Plan Exclusion by J. Bradley

The magician died before he could put me back together again and my health insurance wouldn’t cover “acts of god” (their words). The woman skewered with swords who leads our support group reminds us that we should count our blessings, but the boy who lost his nose and index finger disagrees, always.

J. Bradley is a two time winner of Wigleaf‘s Top 50 (Very) Short Fictions. He’s the author of Neil & Other Stories (WhiskeyTit Books, 2018). He lives at http://www.jbradleywrites.com.

Madlib by Kim Magowan

Mom, when you were at the FERRIS WHEEL Saturday, Ron BENT the CLOCK, so I couldn’t HICCUP. He put his KNEECAP over my EYEBROW, so I couldn’t even GIGGLE. Then he stuck his ELBOWS inside my EAR. I JUGGLED and JUGGLED. Remember, you asked why my TEETH were so TURQUOISE? I know you MIX Ron is FIZZY, but really, he’s a KANGAROO. Mom, I don’t SNORT you, I know how SUGARY you’ve been, but I fucking CARTWHEEL him. Ron said if I KNITTED you, he would FLY me, and besides, you would never WHISPER me. So, do you SNIFF me?

 

Kim Magowan lives in San Francisco and teaches in the Department of Literatures and Languages at Mills College. Her short story collection Undoing won the 2017 Moon City Press Fiction Award and was published in March 2018. Her novel The Light Source is forthcoming from 7.13 Books in 2019. Her fiction has been published in Atticus Review, Bird’s Thumb, Cleaver, The Gettysburg Review, Hobart, New World Writing, Sixfold, and many other journals. She is Fiction Editor of Pithead Chapel.

Outline by Darrin Doyle

“Please lie down,” the man said. He gestured at the pale sidewalk pocked with divots.

“What for?” asked the boy. Could he trust this man? This stranger?

“I can’t draw your outline unless you’re on the ground, can I?” The man’s lips smiled. His eyes sparkled.

He was younger than the boy’s father. Better looking, slim and athletic. Carried himself with a bright and bouncy step. Dressed in khaki shorts and a blue shirt the color of the afternoon sky. The boy had been reading on a bench in front of the library, waiting for his father to get out of his doctor’s appointment down the block.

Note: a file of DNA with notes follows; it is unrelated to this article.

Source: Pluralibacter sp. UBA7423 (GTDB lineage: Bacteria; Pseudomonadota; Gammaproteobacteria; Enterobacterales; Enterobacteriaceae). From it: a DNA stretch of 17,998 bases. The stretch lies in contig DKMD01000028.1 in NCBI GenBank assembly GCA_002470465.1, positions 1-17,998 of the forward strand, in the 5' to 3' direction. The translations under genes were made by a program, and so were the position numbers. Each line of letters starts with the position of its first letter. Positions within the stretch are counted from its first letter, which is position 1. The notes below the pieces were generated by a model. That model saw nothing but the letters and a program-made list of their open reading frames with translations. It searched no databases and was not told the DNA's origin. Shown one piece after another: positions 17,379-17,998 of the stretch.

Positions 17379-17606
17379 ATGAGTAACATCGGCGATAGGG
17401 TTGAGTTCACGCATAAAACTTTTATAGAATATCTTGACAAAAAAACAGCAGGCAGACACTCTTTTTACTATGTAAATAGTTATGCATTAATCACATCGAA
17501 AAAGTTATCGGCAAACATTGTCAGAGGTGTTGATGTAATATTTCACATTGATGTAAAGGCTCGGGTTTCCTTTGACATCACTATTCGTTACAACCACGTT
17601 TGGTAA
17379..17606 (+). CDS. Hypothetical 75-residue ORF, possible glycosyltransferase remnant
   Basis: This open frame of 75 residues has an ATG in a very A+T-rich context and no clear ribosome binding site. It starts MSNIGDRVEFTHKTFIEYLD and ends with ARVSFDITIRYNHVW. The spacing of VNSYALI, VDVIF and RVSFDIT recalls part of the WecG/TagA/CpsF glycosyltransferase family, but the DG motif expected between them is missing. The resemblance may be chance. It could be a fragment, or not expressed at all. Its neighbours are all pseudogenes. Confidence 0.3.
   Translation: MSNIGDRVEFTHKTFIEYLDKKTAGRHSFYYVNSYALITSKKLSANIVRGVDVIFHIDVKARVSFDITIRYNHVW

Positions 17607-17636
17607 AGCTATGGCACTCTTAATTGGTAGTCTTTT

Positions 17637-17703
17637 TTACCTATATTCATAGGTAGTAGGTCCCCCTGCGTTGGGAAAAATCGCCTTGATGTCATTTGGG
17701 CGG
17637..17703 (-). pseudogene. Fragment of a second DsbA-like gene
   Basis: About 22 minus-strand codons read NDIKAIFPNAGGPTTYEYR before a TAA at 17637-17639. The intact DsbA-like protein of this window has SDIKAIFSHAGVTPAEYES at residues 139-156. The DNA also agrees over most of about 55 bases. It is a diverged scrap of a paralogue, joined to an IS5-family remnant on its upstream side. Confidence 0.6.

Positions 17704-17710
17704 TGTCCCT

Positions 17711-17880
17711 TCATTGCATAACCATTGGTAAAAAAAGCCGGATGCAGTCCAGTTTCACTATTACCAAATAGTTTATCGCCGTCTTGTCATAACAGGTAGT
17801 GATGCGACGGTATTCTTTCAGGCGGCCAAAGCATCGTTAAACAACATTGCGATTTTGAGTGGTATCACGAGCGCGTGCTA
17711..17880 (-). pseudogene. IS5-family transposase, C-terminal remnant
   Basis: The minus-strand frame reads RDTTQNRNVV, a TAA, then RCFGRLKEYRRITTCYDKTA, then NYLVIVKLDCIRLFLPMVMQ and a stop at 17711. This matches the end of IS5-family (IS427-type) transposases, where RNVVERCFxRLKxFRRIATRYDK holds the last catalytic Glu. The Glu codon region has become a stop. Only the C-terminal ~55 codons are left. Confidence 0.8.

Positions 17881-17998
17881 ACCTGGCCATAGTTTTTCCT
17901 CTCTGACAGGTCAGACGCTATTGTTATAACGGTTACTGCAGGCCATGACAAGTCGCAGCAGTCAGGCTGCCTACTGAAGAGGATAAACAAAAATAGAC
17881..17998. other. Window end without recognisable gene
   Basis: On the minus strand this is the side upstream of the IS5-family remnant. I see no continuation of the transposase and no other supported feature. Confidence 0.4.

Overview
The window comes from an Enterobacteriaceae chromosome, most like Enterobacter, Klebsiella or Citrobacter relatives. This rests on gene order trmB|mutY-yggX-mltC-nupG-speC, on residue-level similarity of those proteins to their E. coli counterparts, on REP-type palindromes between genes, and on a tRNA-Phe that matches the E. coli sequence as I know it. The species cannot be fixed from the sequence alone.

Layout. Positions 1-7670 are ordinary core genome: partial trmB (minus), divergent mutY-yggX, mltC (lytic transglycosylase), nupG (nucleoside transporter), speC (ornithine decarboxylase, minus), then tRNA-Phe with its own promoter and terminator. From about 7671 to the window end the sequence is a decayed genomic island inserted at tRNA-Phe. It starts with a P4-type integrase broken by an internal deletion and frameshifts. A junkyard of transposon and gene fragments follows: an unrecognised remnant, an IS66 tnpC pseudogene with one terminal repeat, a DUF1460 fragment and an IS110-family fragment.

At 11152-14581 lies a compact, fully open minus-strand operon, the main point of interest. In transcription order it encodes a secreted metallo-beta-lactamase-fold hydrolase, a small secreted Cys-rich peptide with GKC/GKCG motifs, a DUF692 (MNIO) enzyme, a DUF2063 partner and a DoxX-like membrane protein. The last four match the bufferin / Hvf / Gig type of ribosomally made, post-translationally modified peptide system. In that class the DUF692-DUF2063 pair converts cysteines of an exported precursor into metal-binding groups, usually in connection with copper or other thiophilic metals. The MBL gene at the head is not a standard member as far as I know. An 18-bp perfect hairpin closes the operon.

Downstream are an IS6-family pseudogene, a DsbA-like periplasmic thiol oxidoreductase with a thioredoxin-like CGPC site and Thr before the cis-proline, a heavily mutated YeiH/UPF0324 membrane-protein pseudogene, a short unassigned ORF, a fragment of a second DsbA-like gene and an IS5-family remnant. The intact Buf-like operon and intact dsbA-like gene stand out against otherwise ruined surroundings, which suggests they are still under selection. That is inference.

“Jack London,” the man said, nodding at the book. “Man versus nature, am I right?”

The boy closed the book, embarrassed. Reading was his own private experience, and he didn’t like talking about it. Not to anyone, not even his parents.

“Man doesn’t usually come out on top in that battle.” The man threw back his head and gave a robust chuckle, as if he’d made a great joke. His blond hair was as bouncy as his step.

“Like I said,” the man continued, “I’m doing an art project. Kind of an experiment, actually. What kid doesn’t like experiments?”

He set his case on the sidewalk. It looked like a suitcase, rectangular, bound in dark leather the color of a storm cloud. The man unsnapped a button. Kneeling, he spread his wares, revealing an extensive collection of chalk. Each piece was strapped individually to the inside of the case.

“My own personal rainbow,” the man said. “Pretty much every color you can think of.”

The boy’s curiosity was piqued. He’d been warned not to talk to strangers, but this man seemed kind. Other people – families – strolled along the sidewalks on this sunny warm day, peering into shops, licking ice cream cones. The boy felt safe and he was enjoying the attention from the man. He didn’t have any close friends. When your parents were both ill, kids didn’t like to play with you.

“Take one,” the man said. “Whichever one you want, it’s yours.”

The boy selected a piece the color of blood. It was nearly as thick as his wrist and as long as a pencil. “I can have this?”

Seeing the boy admire it, the man said, “You won’t find this at the local art supply store. This is special chalk, the only kind like it in the world.”

“Where did you get it?”

The man’s expression was thoughtful but guarded, as if remembering an event he wasn’t sure he wanted to share. “I’ve had it for a long time, put it that way. Got it when I was around your age.”

The man said they needed to relocate so nobody would step on the boy, or bump him while he was tracing. Around the back of the library the two found a square of pavement close to the dumpsters. From this vantage the boy could no longer see the sidewalk.

“Don’t worry,” the man said, noticing the boy’s concern. “Won’t take long.” He opened his case again and slid on a pair of gloves. “Were you waiting for someone?”

“My dad. He’ll be back soon.”

“He left you at the library?”

“He’s at the doctor’s,” the boy said. “Should I lie down here?”

“Looks like a good spot. Nice and clean.”

“I can’t think of a pose.” The boy was sitting on the pavement, suddenly at a loss, suddenly weighted by the inevitabilities and possibilities of life, which he was only now beginning to recognize.